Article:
Words: James Keith
Photography: Mark Surridge

Plastician, born Chris Reed, has been knee-deep in the UK’s underground music scene since the early noughties, as a DJ, producer and founder of his own Terrorhythm label. Coming from Croydon, he was perfectly positioned to capitalise on the tectonic shift from the darkening UKG sound into dubstep and grime. His debut LP, Beg To Differ, was a raw and passionate treatise on the intersections between UK garage, grime and bass music, laying out the blueprint for what would become known as dubstep. To unfamiliar ears, the album must’ve sounded cold and barren, but to a growing crowd of ravers digging into the new sound of dubstep’s minimal years, it was a lightning bolt of creativity.

Plastician also deserves credit for making one of the very first excursions to take grime to the U.S back in 2005. Alongside Skepta and Jammer, Reed connected with New York resident Matt Shadetek for a studio session. It may not have been the most auspicious entrance, but once again this was Reed sowing the seeds for what was about to come. On the back of that trip, more and more of the U.S underground club scene started to switch on to grime and dubstep. Reed also found fans in both Trouble & Bass (run by Drop The Lime, Star Eyes and The Captain) as well as Slit Jockey (the sister label of Seclusiasis, both run by Dev79 and Starkey). Across a number of releases and live shows, he would end up forging strong and long-lasting links with them all.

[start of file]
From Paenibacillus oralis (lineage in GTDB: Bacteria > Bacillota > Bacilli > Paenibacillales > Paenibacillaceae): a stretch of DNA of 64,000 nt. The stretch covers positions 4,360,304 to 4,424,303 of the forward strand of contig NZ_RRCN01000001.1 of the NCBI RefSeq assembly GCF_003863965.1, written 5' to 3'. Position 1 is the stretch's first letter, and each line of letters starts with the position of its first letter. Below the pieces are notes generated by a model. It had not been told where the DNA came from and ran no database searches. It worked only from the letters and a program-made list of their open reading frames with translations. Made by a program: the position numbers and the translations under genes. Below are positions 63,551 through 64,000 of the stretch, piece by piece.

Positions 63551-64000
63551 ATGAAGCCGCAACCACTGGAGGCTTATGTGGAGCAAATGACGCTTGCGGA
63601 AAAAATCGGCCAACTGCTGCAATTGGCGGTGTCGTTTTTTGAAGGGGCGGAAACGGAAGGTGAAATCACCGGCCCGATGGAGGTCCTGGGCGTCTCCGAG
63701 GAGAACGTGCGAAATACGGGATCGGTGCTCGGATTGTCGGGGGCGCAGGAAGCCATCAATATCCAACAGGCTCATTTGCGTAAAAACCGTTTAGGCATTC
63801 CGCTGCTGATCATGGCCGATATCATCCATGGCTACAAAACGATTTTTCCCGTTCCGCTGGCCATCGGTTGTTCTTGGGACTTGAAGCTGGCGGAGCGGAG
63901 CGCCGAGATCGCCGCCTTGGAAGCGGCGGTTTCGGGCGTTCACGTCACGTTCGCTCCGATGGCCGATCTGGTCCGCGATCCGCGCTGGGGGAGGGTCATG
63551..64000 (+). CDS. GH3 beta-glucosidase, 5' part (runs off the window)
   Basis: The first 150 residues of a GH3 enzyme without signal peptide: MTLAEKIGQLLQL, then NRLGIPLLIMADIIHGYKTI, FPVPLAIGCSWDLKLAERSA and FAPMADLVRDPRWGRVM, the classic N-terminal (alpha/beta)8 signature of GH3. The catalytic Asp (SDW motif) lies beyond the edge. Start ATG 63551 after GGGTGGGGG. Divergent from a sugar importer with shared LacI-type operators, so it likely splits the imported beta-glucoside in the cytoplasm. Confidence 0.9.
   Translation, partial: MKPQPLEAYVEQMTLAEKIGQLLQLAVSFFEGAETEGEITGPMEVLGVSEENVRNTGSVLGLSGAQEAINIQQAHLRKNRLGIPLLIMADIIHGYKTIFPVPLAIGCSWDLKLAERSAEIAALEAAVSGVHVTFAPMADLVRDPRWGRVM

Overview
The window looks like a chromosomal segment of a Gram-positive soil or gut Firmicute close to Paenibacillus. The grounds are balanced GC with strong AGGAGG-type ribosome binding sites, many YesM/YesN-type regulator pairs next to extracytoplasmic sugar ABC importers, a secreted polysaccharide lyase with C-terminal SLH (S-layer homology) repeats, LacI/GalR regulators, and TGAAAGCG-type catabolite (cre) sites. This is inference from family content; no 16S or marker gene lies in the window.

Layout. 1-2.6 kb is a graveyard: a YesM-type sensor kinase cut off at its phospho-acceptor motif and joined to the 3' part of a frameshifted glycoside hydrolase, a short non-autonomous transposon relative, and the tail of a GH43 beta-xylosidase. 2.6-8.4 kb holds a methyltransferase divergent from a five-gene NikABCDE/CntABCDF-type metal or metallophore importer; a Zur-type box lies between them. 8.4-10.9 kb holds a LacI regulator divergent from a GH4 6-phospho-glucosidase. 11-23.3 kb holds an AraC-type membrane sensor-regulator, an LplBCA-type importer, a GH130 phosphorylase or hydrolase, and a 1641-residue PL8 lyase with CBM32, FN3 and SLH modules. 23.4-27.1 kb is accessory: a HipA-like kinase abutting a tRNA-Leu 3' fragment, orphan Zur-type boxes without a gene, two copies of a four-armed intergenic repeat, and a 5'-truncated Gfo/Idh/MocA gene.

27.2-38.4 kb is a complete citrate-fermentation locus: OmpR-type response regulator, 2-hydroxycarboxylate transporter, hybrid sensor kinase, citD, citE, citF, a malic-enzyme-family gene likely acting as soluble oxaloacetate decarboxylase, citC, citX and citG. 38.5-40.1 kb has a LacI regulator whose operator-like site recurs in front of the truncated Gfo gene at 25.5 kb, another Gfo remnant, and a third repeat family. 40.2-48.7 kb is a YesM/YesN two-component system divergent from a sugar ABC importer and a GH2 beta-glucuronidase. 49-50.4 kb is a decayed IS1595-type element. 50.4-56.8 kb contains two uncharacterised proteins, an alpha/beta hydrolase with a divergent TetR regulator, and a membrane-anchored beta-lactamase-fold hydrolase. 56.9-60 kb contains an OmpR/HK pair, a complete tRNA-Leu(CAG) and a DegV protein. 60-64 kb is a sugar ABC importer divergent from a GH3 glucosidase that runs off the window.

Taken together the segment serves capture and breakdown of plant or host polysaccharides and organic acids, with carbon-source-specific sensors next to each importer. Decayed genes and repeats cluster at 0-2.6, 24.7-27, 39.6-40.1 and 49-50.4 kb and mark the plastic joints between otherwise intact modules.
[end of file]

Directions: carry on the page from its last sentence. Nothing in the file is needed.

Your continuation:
Reed was rightfully rewarded for his efforts with a Rinse FM show that would become one of the station’s longest-running and most popular. After 14 years at the station, though, he stepped down to take his DJing into a brand new realm. That new realm, it turned out, ended up being something far more adventurous than many had expected. Fittingly, for a DJ and producer with his eye on the future, Reed decided to set up shop in the world of VR, teaming up with Unreality Journeys for live online DJ sets for his listeners.

But there’s so much more to Plastician than simply grime and dubstep. In recent years, Plastician has evolved into a ‘selector’ in the truest sense of the word. No two DJ sets are alike and seldom even comparable. Since those early days of sparse dubstep and gully grime, Reed’s explored just about every sound imaginable. On any given night, he could be playing out UK funky, disco, ‘80s boogie, funk, hip-hop, grime, dubstep or one his more recent favourites, the burgeoning wave scene (a sound he championed almost from day one over at Rinse).

So scroll down, dig in and prepare yourself for a wild ride. Try as we might, we weren’t able to scope out any disco or boogie productions, but we’ve done our best to accurately represent the palette of one of the most diverse producers and DJs this country has produced. We’re obviously at the mercy of Spotify’s catalogue, but, as boss of Terrorhythm, Reed has made things somewhat easy by working himself to the bone to make sure every artist sees their Terrorhythm release pushed as far and wide as the internet allows.

Here are 20 reasons to love Plastician.

Posted on July 30, 2018